Before Andy Adams started to focus on his solo career he was the de facto leader of the Fictioneers, a large ensemble with a rotating line up. Don’t trust a Fictioneer was their motto, and it was both a warning and an invitation to participate in a sonic adventure, sometimes profane, continuously passionate and perpetually entertaining.
Andy’s guitar techniques incorporate essential Mississippi delta styling’s with a definitive Americana slant into a folkie fusion of traditional and cutting edge groove. The expanse of the rhythm spans the distance between the thunk of the chain gangs chunk and the winds’ long kiss as it whispers in the willows on a sultry summer night.
Vocally he possesses a wide spectrum of range and a variety of tone, which he uses to add vivid dramatic effect to enhance the mood and movement of the stories in his songs’. This in combination with his guitar work makes the narrative into enchanting tone poems. The authentic vocal commitment and scope of the narrative brings the listener out of the mundane and into a brave new world full of possibility…
Born in Tahlequah Oklahoma some time ago and now residing in Oklahoma City his lyrical textures are literate self-contained accounts spanning an observation of the trials and tribulations of an addicts daily ordeal to a music picnic scenario with a mystical gnome metaphor, each composition complete in soul and story in its’ own personal universe. His more personal lyrics are boldly romantic in this time of shallow detachment, and project a serious understanding of the love that makes relationships function without stress.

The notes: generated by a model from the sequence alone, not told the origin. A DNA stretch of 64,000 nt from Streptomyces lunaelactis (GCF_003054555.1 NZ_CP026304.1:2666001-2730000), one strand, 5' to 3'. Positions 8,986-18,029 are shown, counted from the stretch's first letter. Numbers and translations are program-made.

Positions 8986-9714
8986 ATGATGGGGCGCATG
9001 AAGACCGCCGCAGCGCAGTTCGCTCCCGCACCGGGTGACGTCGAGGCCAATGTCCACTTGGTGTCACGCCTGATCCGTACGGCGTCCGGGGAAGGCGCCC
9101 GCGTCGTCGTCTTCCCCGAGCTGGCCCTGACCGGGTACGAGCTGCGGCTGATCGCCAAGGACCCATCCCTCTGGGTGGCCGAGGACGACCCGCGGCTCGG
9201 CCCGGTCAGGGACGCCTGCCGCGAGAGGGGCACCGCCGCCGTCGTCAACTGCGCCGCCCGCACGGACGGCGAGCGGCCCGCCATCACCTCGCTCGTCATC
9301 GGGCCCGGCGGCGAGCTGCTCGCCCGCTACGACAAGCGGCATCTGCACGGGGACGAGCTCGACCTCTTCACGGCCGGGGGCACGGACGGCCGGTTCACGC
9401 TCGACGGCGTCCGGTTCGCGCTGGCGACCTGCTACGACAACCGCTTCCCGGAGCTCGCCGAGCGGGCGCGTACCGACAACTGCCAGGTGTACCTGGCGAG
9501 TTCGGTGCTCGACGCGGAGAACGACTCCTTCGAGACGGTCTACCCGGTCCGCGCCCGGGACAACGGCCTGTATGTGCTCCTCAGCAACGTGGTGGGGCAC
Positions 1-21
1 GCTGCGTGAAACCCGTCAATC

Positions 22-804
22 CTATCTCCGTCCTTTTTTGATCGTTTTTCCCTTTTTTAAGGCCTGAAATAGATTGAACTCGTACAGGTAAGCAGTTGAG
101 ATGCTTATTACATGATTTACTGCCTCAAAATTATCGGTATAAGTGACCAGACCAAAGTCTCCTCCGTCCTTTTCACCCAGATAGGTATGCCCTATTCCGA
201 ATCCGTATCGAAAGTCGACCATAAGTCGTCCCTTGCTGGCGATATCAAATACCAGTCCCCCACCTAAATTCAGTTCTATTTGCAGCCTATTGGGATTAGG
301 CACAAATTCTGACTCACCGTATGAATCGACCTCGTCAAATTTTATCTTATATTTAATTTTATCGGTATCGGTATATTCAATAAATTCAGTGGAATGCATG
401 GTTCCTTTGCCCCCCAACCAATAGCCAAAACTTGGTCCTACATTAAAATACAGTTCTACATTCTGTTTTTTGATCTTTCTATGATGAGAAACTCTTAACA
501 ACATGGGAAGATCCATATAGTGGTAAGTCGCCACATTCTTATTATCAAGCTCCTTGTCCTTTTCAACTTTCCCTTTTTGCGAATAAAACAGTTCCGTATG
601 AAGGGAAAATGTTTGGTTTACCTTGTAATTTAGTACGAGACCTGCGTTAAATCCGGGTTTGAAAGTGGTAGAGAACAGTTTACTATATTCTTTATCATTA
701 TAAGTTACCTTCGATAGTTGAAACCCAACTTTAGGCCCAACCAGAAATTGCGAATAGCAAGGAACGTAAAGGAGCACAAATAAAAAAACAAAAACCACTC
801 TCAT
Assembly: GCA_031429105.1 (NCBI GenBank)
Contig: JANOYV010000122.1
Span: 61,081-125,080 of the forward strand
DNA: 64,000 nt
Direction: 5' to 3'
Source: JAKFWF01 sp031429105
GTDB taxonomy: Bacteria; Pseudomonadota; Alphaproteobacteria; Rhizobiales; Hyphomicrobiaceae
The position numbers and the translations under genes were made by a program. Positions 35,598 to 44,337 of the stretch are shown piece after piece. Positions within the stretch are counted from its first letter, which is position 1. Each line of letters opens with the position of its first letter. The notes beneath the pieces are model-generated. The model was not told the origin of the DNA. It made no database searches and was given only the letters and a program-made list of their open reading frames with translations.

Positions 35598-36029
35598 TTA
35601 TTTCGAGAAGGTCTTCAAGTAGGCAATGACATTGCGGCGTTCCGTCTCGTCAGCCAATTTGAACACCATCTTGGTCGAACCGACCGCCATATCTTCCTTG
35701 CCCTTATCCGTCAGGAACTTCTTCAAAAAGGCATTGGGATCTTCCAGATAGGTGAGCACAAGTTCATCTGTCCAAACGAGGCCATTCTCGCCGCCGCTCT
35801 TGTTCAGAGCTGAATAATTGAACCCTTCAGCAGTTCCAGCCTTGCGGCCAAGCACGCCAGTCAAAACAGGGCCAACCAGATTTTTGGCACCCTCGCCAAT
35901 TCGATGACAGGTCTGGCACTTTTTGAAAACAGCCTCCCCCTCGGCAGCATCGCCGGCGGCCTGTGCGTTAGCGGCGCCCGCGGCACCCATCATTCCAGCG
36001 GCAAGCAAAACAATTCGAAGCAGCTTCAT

Andy is also a respected sideman and has contributed to the quality of live shows of many artists. When he is not playing bass for Carter Sampson, he might be sitting in on harmonica or guitar for any number of local acts. His harmonica technique is nothing but taste, is it in blues or other regions of the musical gamut.
Andy has two albums of music available for your listening pleasure. “Done Crossed That Line” is a studio production from 2013 and is well respected across the musical community in Oklahoma and features many top players on several tracks. It leans to Americana but is ultimately beyond categorization in its artistic range. The more recent “I’ll Try Harder Next Time,” (2015) is more Spartan with tracks limited to live performance by Andy alone reflecting the possibilities of what he can do in real time and it equals the more produced works in its’ unbridled honesty.